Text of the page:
Old Scrooge gets a new twist

Two-act musical by local teacher debuts at refurbished armory

December 10, 2006|By Mary Gail Hare | Mary Gail Hare,Sun Reporter

Young actors dressed in 19th-century garb marched to the stage, singing traditional carols. Beggars and bankers, peasants and nobles all mixed in a crowd.

Several of the characters were familiar, present in multiple incarnations: Tiny Tim Cratchet as the child with a crutch, and as a mischievous young man; Ebenezer Scrooge as a youth and as an elderly man.

It's the opening scene of Remembering Uncle Scrooge, a two-act musical that debuts this week in downtown Bel Air. The actors, in character and costume, hope to mingle with the audience at the dinner theater, the first event in the refurbished Lt. Gen. Milton A. Reckord Armory on North Main Street.

"We can interact, and then Scrooge won't seem so distant," said Ryan Richardson, 15, who plays the lead in a black top hat, formal coat and wire-rimmed glasses.

He played the same character last year in the traditional production of A Christmas Carol and likes this new side to Scrooge, he said.

"Scrooge is a fun character with different sides," he said. "He gives you the opportunity to be mean and stingy, and to go through a big transformation."

The show starts at the armory on North Main Street on Thursday and continues for three more performances through Sunday. The production will transform the armory into a dinner theater, decked out in ribbons, poinsettias and greenery, and filled with the voices of young singers.

"The acoustics are a lot better," said Marge Phillips, a North Harford Middle School teacher, who wrote the play and directs it. "The dressing rooms are great, and we have so much space here."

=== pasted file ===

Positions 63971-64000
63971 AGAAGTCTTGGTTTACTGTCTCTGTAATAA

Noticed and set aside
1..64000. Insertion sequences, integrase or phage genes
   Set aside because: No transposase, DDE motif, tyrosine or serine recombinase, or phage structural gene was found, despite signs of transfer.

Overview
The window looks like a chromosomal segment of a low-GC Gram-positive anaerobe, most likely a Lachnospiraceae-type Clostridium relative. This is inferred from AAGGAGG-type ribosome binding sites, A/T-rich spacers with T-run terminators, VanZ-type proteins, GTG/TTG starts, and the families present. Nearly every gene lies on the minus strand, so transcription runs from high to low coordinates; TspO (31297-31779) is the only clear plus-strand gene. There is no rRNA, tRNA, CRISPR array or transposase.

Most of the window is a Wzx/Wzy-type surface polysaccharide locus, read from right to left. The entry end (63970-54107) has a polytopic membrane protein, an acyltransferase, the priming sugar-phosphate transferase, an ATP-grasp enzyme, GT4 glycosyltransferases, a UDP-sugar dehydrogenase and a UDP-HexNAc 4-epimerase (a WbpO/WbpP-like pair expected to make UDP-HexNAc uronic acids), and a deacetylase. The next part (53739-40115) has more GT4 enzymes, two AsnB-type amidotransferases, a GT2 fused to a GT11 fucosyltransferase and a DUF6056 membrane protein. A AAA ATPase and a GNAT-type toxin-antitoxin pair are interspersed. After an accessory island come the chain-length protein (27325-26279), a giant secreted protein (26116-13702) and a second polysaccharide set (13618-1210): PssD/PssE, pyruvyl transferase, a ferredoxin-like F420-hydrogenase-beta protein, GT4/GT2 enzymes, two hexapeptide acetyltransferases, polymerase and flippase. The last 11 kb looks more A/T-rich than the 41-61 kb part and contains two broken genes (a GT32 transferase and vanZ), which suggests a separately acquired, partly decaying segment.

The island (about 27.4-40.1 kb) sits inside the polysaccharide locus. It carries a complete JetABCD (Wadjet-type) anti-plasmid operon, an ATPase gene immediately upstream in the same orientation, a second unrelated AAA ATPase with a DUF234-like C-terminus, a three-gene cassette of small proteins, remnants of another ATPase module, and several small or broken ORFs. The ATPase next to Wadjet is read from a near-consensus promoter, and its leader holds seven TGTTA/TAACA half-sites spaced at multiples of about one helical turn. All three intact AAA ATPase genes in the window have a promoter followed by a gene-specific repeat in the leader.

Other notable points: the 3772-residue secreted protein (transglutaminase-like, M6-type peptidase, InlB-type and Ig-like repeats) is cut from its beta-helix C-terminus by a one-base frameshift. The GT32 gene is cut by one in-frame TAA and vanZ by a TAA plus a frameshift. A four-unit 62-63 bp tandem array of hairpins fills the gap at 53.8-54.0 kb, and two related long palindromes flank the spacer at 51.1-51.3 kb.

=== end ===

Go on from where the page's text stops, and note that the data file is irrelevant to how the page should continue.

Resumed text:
At rehearsals last week, the cast practiced undistracted with the accompanist while volunteers painted the backdrops, adjusted props and finished costumes. The $220,000 renovation included the installation of acoustical panels to eliminate the "sound bounce" that made it nearly impossible to hear anything, let alone the sounds of stage productions, in the gym.

The gym will become an elegant dining room for about 300 guests. Members of the cast, who range in age from 9 to 18, will sing with the audience and perform a modernized musical version of the famous Dickens tale on a restored stage.

"We will be carol-singing amid the audience at intermission, helping them to sing along," said Bevin Hensley, 15. "There's also the chance for the audience to nibble while they watch."

In this story line, Ebenezer Scrooge has mellowed into the sweet elderly man who figures fondly in the memories of an adult Tiny Tim.

"It's a different twist on A Christmas Carol, with Tiny Tim remembering stories Scrooge told him," Phillips said. "It takes us all back that way."

The story flashes back to Scrooge's childhood and travels forward to when the curmudgeon was redeemed by the three ghosts of Christmas.

"I wanted the story to show how Scrooge got to be stingy and what changed him, from Tim's view," said Phillips. "A lot of where the story comes from relates to today."

Phillips incorporated traditional elements into her story and added a few twists of her own.

"Tiny Tim sings about miracles a la Elvis," she said.

She invented a few parts, such as the child who picks pockets and donates the loot to charity, to give young singers a chance to shine. Several in the cast of 34 have solos and play multiple parts.

Open Door Cafe in Bel Air is catering the dinner theater, serving traditional Christmas fare, including baked ham, yams and mashed potatoes and a pineapple casserole, said Deb Ciresi, caterer.

"There will be a lot of children, and a normal, homey dinner seemed perfect," she said.

Carter Schwartz, 15, plays the adult Tim with a tinge of humor. He also acts as the show's narrator, a job that gives him latitude, he said.

"This is a great way to tell a story," Carter said. "And this is a great story that people never get tired of."

Bevin had never read Dickens' tale, but when she was cast in the play, she checked it out of the school library and found it to be "a really cool book," she said.

Phillips asked Bevin, who plays the Ghost of Christmas Past, to think "saucy Mae West" in her garb and portrayal.

"Hold onto me, kiddo," Bevin, dressed in a full-length silver gown, says to Scrooge. "It's gonna be a bumpy ride."

mary.gail.hare@baltsun.com

Tickets are available for the 3 p.m. Saturday matinee. The cost, which includes dinner, is $25 for adults and $18 for students, children and seniors. Information: 410-734-4320.

Baltimore Sun Articles
|
|
|
Please note the green-lined linked article text has been applied commercially without any involvement from our newsroom editors, reporters or any other editorial staff.